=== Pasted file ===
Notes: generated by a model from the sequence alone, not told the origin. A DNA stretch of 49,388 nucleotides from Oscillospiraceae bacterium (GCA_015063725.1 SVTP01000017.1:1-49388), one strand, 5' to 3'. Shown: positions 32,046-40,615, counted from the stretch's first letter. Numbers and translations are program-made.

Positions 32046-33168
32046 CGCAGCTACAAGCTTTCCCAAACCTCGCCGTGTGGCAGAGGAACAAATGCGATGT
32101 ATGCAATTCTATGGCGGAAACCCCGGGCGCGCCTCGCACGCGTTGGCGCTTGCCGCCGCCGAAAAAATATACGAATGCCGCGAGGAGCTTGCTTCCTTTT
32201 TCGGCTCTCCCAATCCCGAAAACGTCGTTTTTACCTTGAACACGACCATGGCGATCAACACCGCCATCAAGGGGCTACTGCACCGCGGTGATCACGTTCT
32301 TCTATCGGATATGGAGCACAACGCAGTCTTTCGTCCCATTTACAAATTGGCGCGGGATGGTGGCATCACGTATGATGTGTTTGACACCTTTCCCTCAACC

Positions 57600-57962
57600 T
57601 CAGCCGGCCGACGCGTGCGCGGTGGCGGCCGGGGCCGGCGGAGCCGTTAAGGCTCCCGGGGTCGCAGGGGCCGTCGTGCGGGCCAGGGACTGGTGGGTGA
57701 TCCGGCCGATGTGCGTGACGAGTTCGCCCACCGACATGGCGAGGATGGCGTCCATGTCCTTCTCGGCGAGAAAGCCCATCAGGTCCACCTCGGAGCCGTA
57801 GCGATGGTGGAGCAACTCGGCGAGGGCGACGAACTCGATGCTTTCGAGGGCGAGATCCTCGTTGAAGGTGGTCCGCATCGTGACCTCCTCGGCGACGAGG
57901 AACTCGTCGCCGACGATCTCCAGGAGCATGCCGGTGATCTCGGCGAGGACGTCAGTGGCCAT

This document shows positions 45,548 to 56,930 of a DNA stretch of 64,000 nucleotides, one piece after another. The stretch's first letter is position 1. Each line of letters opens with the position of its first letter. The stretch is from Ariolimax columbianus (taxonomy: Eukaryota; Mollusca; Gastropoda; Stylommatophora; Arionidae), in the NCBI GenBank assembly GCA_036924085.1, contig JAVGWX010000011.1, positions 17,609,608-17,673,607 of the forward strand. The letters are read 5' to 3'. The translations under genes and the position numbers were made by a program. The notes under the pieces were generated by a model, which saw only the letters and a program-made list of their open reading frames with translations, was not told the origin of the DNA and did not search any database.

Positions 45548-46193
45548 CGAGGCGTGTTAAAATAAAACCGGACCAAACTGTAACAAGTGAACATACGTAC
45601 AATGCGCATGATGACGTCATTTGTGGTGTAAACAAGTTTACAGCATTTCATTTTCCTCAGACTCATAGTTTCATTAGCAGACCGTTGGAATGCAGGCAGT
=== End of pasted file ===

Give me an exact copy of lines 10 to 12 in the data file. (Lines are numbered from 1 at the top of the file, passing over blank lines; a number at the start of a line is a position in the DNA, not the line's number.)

57701 TCCGGCCGATGTGCGTGACGAGTTCGCCCACCGACATGGCGAGGATGGCGTCCATGTCCTTCTCGGCGAGAAAGCCCATCAGGTCCACCTCGGAGCCGTA
57801 GCGATGGTGGAGCAACTCGGCGAGGGCGACGAACTCGATGCTTTCGAGGGCGAGATCCTCGTTGAAGGTGGTCCGCATCGTGACCTCCTCGGCGACGAGG
57901 AACTCGTCGCCGACGATCTCCAGGAGCATGCCGGTGATCTCGGCGAGGACGTCAGTGGCCAT